This exhibition examines the state of Colorado and its capital city, Denver, from an individual, everyday-life perspective based on excerpts from "Molly Mayfield," an advice column that ran for three decades in the state's oldest newspaper, the Rocky Mountain News.
In 1942, in an effort to save the paper, newly arrived editor Jack Foster introduced "Molly Mayfield," the first advice column for the lovelorn to run in a major English-language newspaper. It was written by his wife, Frances Foster. Initially intended to appeal to wives of servicemen stationed at the nearby Lowry Air Force Base, "Molly Mayfield" not only kept the Rocky Mountain News in business but also quickly became the most popular feature of any Denver paper. Similar columns—written by Ann Landers, Abigail Van Buren, and other soon-to-be household names—were before long a staple of almost every American daily. A 1957 article in Time magazine recognized "lovelornist Molly Mayfield" as the predecessor to Dear Abby and all the rest.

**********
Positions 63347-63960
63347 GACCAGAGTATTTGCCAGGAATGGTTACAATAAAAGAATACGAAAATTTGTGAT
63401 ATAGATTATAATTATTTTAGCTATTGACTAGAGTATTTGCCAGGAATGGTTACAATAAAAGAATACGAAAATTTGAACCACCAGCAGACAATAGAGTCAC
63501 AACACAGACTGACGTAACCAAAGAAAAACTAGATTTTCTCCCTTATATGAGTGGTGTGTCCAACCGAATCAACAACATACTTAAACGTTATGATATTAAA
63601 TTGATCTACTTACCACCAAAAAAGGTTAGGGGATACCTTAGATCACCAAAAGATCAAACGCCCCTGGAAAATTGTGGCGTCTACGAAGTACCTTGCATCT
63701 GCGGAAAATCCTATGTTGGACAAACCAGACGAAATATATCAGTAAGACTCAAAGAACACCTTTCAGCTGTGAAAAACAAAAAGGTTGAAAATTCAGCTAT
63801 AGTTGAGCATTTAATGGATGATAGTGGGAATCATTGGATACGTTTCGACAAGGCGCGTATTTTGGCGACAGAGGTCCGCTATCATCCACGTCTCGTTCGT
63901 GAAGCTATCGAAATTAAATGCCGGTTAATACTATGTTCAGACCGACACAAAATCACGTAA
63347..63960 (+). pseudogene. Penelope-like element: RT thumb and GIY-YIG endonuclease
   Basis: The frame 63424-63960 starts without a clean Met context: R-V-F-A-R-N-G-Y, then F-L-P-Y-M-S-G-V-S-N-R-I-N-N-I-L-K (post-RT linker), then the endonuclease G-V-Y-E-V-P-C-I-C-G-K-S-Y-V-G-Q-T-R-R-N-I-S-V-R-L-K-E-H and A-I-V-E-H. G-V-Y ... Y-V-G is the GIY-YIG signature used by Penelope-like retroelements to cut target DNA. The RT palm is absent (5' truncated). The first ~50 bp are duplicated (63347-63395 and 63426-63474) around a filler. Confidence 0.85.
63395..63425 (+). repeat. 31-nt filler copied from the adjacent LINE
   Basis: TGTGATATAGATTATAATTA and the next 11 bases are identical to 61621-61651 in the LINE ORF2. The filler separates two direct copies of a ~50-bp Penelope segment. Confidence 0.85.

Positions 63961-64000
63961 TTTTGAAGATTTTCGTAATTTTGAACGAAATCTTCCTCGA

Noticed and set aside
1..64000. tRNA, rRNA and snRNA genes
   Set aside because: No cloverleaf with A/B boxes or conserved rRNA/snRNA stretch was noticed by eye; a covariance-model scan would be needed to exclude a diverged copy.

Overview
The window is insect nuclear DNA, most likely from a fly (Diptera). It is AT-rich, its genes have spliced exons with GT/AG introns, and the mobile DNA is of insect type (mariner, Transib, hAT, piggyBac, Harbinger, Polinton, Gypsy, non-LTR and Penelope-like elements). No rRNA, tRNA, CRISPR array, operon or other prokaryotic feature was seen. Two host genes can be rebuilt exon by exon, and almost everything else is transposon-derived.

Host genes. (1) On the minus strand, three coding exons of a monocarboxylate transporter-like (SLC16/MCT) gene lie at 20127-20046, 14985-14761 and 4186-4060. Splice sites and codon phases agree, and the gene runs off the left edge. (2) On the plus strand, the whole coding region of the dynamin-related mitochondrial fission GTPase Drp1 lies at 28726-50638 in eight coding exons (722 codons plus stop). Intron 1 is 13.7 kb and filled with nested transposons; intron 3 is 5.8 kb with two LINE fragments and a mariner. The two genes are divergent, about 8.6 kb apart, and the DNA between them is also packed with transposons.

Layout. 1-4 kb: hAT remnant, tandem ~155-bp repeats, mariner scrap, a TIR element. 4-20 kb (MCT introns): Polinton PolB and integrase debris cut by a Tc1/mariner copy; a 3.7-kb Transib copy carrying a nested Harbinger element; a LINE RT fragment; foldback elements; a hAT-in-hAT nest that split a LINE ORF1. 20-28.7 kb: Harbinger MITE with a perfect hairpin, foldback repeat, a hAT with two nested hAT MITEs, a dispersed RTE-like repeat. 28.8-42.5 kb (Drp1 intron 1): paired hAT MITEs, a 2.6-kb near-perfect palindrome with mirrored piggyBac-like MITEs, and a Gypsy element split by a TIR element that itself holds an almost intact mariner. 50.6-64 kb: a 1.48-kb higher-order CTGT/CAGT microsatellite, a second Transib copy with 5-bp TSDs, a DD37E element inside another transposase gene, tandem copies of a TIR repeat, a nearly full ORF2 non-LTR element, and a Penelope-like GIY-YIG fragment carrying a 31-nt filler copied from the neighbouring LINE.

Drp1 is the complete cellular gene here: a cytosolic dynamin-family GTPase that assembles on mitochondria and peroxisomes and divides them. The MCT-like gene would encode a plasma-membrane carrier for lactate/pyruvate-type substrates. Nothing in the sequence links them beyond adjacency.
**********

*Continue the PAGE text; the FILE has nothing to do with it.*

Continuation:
Newspapers are excellent documents of their times. Since its founding 148 years ago, the Rocky Mountain News has witnessed, and frequently participated in, Colorado's rise, development, and prosperity. Excerpts from the 30-year run of the "Molly Mayfield" column offer a glimpse of how life was led during that time and, through the questions asked and the advice given, what most concerned local residents.
Special thanks to Dr. J. Wendel Cox, Senior Special Collections Librarian of Western History and Genealogy at the Denver Public Library, for his assistance in research and reproduction of the columns; to Michael Lordi of CCA's Simpson Library for making the initial contact with the Denver Public Library; and to Jet Lim for consulting on the exhibition display and visual design.